Arriving Isle of Coll, Scotland. ©MDHarding

When visiting the Island of Tiree there is no public transportation other than Ring n Ride bus.  Which is an invaluable service!  Please contact 24 hours in advance before arriving.  Each journey is £1.90 no matter where your destination on the island.  Locals are very helpful and if they see you walking, will stop to offer you a lift when they can.

The Isle of Coll has no public transportation but like the Isle of Tiree the locals are very helpful and will stop and offer you a lift.  On the Island of Coll it is possible to book island day tours with either Lighthouse Tours via the Coll Hotel or Mini-bus Tours.

On the Isle of Tiree, Isle of Coll and the Isle of Mull a popular way of getting around is by bicycle.  Bicycles can be rented on all three islands at £15.00 per day or less if renting for two days or more (the rates include helmets). However, it is much easier to get around on the Isle of Mull with West Coast Motors providing bus links from Craignure Ferry Port around the Island, including the popular town of Tobermory.

Getting around Scotland without a car can take some planning before hand but during high season I would highly recommend that accommodation be reserved in advance too!

Getting Around Scotland Without a Car: See the Scottish Highlands from the comfort of your seat!
See the Scottish Highlands from the comfort of your seat! ©MDHarding

Overall I found the whole experience and traveling solo a really enjoyable one!  Not having to watch other road users or stress about directions was bliss.  Not to mention enjoying the great views from the large bus windows! Getting around Scotland without a car might be challenging for some tourists but it’s definitely something I’d recommend!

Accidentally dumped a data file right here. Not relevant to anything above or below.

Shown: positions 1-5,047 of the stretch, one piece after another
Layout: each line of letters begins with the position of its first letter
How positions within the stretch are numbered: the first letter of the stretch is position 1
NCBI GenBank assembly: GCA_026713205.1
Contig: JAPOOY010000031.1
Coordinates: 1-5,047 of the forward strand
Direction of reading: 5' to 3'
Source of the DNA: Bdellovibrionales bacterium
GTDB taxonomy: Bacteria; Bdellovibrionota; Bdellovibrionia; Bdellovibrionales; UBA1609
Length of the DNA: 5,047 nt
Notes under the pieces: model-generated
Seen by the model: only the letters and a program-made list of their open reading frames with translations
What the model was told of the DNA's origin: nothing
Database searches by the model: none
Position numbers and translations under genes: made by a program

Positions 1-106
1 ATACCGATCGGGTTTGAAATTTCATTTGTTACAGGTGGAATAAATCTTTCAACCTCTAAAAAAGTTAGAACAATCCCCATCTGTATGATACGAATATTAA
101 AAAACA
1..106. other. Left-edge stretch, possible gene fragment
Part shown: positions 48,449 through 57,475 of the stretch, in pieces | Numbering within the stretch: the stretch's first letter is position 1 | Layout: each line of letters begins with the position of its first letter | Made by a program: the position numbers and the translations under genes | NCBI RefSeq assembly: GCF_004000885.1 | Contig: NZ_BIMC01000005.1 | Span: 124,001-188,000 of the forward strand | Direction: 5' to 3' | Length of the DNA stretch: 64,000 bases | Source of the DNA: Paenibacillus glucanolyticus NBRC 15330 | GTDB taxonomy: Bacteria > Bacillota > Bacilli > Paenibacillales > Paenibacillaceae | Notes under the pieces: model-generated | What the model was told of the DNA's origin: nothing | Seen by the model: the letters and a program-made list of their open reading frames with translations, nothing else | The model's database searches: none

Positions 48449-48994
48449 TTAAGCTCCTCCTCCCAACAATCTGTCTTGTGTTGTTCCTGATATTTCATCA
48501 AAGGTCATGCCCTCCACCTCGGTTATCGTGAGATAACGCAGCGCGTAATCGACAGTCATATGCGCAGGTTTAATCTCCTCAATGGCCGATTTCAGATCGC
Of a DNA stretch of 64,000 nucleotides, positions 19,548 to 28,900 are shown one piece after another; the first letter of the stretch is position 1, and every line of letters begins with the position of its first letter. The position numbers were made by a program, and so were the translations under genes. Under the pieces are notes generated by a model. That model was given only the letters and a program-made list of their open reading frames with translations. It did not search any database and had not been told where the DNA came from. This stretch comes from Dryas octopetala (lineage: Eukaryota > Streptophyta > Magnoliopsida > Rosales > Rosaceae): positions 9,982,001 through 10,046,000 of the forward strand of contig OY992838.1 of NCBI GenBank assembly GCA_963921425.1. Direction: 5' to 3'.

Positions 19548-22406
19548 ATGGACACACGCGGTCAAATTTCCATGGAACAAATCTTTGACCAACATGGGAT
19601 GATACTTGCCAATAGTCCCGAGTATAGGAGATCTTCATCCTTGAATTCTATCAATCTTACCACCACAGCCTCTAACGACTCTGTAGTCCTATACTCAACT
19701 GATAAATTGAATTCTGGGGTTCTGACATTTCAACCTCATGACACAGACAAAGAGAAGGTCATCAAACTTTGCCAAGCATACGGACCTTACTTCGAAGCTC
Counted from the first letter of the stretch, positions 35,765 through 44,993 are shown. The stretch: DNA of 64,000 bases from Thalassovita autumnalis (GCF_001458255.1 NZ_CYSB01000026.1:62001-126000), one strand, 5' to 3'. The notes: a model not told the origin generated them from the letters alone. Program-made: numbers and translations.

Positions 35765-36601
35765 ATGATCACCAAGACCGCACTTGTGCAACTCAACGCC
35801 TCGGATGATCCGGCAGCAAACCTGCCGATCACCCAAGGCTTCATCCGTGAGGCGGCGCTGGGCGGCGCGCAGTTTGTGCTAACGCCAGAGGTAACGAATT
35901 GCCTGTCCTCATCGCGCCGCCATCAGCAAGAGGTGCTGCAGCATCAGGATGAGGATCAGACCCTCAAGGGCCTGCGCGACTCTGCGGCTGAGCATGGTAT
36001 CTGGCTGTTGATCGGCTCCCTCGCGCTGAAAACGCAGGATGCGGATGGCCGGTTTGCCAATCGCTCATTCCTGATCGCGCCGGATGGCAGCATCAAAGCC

As always, we would love to hear from you!  Please comment or drop any questions below. And if you enjoyed reading about getting around Scotland without a car, don’t forget to share!  Happy Travels x

About MichelleDeansHarding

Website: http://WWW.MDHardingTravelPhotography.com

 Michelle has a love of travel and photography, which has currently taken her to six continents. Experiencing other cultures/history and food both independently and while working on-board luxury cruise ships. Discover more about Michelle, her enthusiasm for travel and photography via: www.MDHardingTravelPhotography.com

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3 Responses

  1. Avatar for MichelleDeansHarding

    Connie

    I’m planning a solo trip to Scotland to visit Mull and Skye. I plan on using Citylink buses and just had a question about the explorer pass. Did you buy the pass online before getting to Scotland? How and when did you reserve a seat? I hope to land in Glasgow and then catch a bus that day to Oban. It’ll be August 25 so not sure how busy/full the buses will be – and I want to be sure to get a seat. I appreciate any additional advice you might have to offer. Thanks.